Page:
Two brands of compassion, each offering what they think is best, but one gets the lion’s share of funding. While pregnancy care centers are a woman-to-woman operation, with funds raised in batches through bake sales and small grants, abortion is more lavishly supported from above. Planned Parenthood Federation of America is the recipient of impressive grants from a long list of foundations and corporations, from Helena Rubenstein to the Pew Charitable Trusts to the New York Times Company. In a typical year, $125 million was received via Government grants and contracts. Planned Parenthood has fought for federal funding of abortion, and with the expanded provisions of the Hyde Amendment will now be able to charge more abortions to the public purse. Some states, as well, use taxpayer funds to underwrite abortions: in Maryland the bill totals $3 million per year. There is plenty of money from above to eliminate the children of the poor, and little need for bake-sale fundraising from below. The director of Planned Parenthood in Maryland is a well-mannered, sober Bostonian in a dark suit; it is hard to imagine him raising funds by poking his head in an office door, like Gloria’s volunteers, and asking how many want a pastrami sub.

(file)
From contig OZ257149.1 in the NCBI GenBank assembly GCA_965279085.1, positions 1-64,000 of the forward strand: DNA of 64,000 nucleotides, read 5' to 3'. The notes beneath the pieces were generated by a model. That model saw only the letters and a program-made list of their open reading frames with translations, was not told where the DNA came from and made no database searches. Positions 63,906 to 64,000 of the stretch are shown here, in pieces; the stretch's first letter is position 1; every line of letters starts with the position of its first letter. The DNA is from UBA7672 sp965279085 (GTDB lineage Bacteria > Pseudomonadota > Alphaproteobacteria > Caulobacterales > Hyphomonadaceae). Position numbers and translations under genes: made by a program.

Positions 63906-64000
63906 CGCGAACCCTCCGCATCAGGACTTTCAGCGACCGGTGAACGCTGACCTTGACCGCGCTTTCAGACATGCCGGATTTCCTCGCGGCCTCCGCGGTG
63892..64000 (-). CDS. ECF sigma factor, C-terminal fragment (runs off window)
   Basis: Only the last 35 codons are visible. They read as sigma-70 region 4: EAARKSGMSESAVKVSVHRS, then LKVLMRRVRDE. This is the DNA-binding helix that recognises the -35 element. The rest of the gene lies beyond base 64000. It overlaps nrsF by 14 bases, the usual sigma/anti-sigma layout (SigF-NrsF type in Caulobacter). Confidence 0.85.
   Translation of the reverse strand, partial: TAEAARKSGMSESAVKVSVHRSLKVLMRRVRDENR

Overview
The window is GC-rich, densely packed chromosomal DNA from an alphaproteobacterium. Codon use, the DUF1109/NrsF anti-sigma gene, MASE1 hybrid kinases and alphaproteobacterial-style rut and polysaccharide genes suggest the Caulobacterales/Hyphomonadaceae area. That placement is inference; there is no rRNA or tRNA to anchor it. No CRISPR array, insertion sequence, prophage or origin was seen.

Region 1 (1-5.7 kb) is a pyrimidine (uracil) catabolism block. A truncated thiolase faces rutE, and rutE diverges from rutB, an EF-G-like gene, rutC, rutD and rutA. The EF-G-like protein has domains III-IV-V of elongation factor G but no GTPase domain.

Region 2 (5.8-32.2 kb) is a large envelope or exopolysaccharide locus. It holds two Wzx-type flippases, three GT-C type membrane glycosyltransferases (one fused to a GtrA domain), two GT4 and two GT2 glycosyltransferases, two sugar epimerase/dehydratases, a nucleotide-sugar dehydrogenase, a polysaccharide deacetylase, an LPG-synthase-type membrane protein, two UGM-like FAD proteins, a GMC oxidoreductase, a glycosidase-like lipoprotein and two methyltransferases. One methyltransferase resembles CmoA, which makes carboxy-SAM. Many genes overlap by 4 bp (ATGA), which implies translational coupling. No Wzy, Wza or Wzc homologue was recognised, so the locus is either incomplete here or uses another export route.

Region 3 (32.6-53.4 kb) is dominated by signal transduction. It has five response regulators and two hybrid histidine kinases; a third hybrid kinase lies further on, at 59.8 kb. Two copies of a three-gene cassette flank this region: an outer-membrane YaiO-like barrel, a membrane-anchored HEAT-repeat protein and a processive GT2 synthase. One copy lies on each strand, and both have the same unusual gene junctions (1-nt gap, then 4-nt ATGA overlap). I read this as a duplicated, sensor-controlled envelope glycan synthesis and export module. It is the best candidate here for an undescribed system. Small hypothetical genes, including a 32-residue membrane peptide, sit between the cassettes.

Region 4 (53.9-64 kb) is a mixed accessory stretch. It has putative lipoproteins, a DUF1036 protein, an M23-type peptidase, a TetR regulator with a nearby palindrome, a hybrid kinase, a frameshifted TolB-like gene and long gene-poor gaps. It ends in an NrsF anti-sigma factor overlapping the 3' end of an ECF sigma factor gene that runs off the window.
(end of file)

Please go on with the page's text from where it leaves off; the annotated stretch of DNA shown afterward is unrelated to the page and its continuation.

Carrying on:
Bugs or babies?

12 Apr

Bugs or the babies: which deserve more rights?

According to the United Nations, led by Bolivia, bugs and beetles out value our babies.

Bolivia will this month table a draft United Nations treaty giving “Mother Earth” the same rights as humans — having just passed a domestic law that does the same for bugs, trees and all other natural things in the South American country.

Bolivia recently passed the legislation on the basis of religious worship of the earth deity, “Pachamama.”

Ought wasps have the same rights as women?